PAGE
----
These connections are the backbone of a life well-lived, and what’s more, research shows that deep, meaningful relationships are essential to our physical and emotional wellbeing. People with strong, supportive relationships have been shown to have lower rates of morbidity and mortality, better mental health, and a more positive outlook on life.
Today I’m teaming up with Wendy from New Moms Talk to explore the topic of meaningful relationships through a Q&A format similar to the Writing Process BlogHop from a few months ago. We’d love if you joined in and wrote your own post reflecting on these questions!
What are the characteristics of a meaningful relationship to you?
A paper recently published in the Personality and Social Psychology Review noted that “people will be most likely to thrive with well-functioning close relationships that serve different support functions,” with those functions dependent on whether or not we’re currently facing adversity in life.
Let me explain. Researchers have found that when we’re in the midst of a major struggle—be it because of stress, trauma, grief, a health problem, or any other challenge life deals us—having meaningful relationships in our lives is what helps us not just survive but even thrive through our circumstances. Not because the relationships shield us from the struggle, but because they give us the strength, encouragement, and perspective we need to keep moving forward.
Alternatively, during times of blessing and abundance, the presence of deep, meaningful relationships promotes “full participation in life opportunities for exploration, growth, and personal achievement.” In other words, the connections we have with family, friends, and perhaps even co-workers and mentors can help us not just live, but live fully.
This research really resonates with me. I believe that the foundation of a meaningful connection with another person is mutual support through the tough times and encouragement to dream big during calmer seas.
Describe one meaningful relationship and how it has impacted you.
Based on the research above, my husband gets major kudos in the relationship department. His presence in my life has certainly helped me thrive in both good times and bad.
The perfect example? My personal struggles with body image, self esteem, and emotional eating. It never mattered that these challenges were completely outside the realm of his experience. He didn’t bat an eye when I told him things I was certain would shock him.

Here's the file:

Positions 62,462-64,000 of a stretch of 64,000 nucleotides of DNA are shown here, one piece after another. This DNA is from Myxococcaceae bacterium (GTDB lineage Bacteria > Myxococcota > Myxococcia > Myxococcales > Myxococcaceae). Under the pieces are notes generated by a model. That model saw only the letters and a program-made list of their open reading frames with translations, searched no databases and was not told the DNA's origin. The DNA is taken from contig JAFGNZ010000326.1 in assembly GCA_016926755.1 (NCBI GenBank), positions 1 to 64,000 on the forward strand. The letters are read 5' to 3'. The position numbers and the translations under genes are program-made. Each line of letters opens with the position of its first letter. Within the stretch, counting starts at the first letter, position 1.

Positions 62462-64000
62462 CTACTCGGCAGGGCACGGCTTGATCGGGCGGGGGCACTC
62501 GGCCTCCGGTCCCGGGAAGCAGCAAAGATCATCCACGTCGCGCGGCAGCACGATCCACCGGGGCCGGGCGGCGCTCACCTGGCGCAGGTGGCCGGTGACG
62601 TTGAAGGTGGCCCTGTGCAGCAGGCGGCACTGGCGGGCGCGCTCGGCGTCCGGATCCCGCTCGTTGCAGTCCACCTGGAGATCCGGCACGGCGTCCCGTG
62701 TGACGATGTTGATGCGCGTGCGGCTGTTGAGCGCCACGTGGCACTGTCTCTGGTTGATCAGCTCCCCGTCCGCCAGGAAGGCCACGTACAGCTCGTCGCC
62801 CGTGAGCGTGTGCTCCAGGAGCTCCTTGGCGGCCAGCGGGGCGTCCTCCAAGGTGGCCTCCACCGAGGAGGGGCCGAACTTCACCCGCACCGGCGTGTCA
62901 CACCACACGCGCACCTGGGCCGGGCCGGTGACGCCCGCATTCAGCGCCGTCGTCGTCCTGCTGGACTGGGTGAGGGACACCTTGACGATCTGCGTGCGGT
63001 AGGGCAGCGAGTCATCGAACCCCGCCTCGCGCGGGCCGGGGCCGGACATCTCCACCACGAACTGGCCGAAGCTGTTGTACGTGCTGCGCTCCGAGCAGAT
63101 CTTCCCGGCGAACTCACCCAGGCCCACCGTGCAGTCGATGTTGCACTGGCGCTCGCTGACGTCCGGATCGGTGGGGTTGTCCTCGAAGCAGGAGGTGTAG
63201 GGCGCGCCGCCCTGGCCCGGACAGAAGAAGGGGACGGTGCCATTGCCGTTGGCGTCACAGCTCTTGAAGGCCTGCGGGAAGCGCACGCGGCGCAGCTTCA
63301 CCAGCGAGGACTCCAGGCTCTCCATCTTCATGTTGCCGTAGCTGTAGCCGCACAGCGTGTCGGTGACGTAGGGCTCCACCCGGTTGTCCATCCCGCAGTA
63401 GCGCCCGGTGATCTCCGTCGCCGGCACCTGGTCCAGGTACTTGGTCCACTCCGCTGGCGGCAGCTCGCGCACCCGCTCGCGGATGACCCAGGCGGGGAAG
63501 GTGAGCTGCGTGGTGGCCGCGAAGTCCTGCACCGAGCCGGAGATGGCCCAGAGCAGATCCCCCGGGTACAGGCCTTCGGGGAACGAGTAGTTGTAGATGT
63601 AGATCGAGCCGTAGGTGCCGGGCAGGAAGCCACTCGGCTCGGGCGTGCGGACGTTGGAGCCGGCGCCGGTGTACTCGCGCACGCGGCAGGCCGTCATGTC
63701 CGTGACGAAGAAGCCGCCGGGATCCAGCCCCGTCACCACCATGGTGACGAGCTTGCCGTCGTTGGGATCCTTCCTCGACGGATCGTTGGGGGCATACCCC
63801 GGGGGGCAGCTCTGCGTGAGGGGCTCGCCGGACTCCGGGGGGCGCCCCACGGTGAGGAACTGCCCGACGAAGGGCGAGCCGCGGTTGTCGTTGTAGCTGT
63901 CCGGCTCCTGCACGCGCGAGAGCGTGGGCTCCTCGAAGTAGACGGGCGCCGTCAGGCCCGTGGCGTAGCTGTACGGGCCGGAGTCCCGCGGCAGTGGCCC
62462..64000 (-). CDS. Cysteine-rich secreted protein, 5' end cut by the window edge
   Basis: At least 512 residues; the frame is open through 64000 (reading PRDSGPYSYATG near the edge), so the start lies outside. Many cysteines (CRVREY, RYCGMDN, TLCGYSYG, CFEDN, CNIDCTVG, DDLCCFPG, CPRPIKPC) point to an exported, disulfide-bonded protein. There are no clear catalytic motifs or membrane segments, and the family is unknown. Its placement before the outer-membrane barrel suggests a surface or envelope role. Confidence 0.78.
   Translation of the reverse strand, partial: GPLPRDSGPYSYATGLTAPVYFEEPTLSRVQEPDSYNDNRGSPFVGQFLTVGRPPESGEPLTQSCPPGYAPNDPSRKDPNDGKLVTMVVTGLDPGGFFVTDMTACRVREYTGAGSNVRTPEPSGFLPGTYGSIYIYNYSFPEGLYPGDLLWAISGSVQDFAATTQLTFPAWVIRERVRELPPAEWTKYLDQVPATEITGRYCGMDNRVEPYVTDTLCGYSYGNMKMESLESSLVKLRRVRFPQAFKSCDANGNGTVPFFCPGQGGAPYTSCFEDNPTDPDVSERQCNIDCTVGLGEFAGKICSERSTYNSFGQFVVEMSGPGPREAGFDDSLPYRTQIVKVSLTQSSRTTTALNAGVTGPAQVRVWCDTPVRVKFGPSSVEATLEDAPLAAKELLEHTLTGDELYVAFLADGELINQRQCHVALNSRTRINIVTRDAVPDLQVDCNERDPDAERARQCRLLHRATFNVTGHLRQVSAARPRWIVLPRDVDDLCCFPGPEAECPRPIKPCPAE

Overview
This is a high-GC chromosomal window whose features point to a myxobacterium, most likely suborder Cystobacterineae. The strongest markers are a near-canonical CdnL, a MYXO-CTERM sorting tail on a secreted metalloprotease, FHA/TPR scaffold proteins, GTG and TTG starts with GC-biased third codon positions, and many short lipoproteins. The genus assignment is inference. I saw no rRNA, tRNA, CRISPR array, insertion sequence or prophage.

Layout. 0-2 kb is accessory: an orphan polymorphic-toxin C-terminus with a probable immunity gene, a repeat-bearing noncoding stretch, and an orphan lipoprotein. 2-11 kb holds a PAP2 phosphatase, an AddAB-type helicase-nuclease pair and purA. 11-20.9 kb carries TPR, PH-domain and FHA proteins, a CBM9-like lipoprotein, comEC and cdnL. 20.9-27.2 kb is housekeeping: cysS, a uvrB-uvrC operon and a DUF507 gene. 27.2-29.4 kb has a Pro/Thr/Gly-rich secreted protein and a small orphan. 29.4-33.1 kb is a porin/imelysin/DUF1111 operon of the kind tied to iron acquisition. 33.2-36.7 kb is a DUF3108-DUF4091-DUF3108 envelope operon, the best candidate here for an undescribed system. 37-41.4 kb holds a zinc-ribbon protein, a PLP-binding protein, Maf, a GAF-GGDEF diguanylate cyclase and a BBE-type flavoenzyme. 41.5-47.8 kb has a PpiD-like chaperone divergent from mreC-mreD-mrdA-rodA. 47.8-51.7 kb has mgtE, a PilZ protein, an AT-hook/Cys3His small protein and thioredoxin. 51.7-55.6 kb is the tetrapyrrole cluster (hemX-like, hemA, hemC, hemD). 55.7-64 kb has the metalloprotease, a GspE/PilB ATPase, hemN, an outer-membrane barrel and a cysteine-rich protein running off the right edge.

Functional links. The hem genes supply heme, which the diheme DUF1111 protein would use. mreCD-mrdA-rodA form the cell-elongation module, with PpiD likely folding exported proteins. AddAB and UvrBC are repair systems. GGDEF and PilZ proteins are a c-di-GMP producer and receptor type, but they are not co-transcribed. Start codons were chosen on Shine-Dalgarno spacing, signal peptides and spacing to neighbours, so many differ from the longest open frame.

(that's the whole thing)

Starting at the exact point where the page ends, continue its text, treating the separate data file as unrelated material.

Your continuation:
Because of his support, I was able to get through it, and so much more—I was able to thrive not in spite of, but because of these struggles, which resulted in an e-book that has sold thousands of copies so far.
What do you do or how do you contribute to a relationship to make it meaningful?
I think the answer to this question varies by relationship:
- With my husband, I (try to) prioritize our marriage despite the craziness that is life with jobs and a young kid. Last week that meant a date night where we purposefully didn’t talk about anything related to schedules or logistics (gasp!).
- With my son, I (again, try to) give him my full attention when we’re together, and parent intentionally as often as I can. This week that meant toeing the line between encouraging him to take risks and respecting the fact that new experiences are sometimes frightening to him—I intentionally used language that was supportive and encouraging.
- With my friends, I try to make a point of celebrating their successes and empathizing with their challenges, which I find key, especially when factors like distance or schedules makes it tougher to keep in touch.
Are you seeking to expand the meaningful relationships in your life? If so, in which areas?
In my personal life, I’m at a point where I need to focus on strengthening my current relationships more so than adding new ones. In my professional life, I’ve been reflecting on the importance of having a mentor, and wondering what that might look like in the current stage of my freelance writing career.
Because my writing takes on several forms—grant writing, magazine writing, copywriting, and blogging—I need to narrow down exactly what I am looking for in a mentor relationship before taking any further steps. But going back to the research on how meaningful relationships can help us thrive, I believe that professional mentors can motivate us to take our careers to the next level while also helping us scale the speed bumps our jobs might bring.
Thanks, Wendy, for these interesting questions!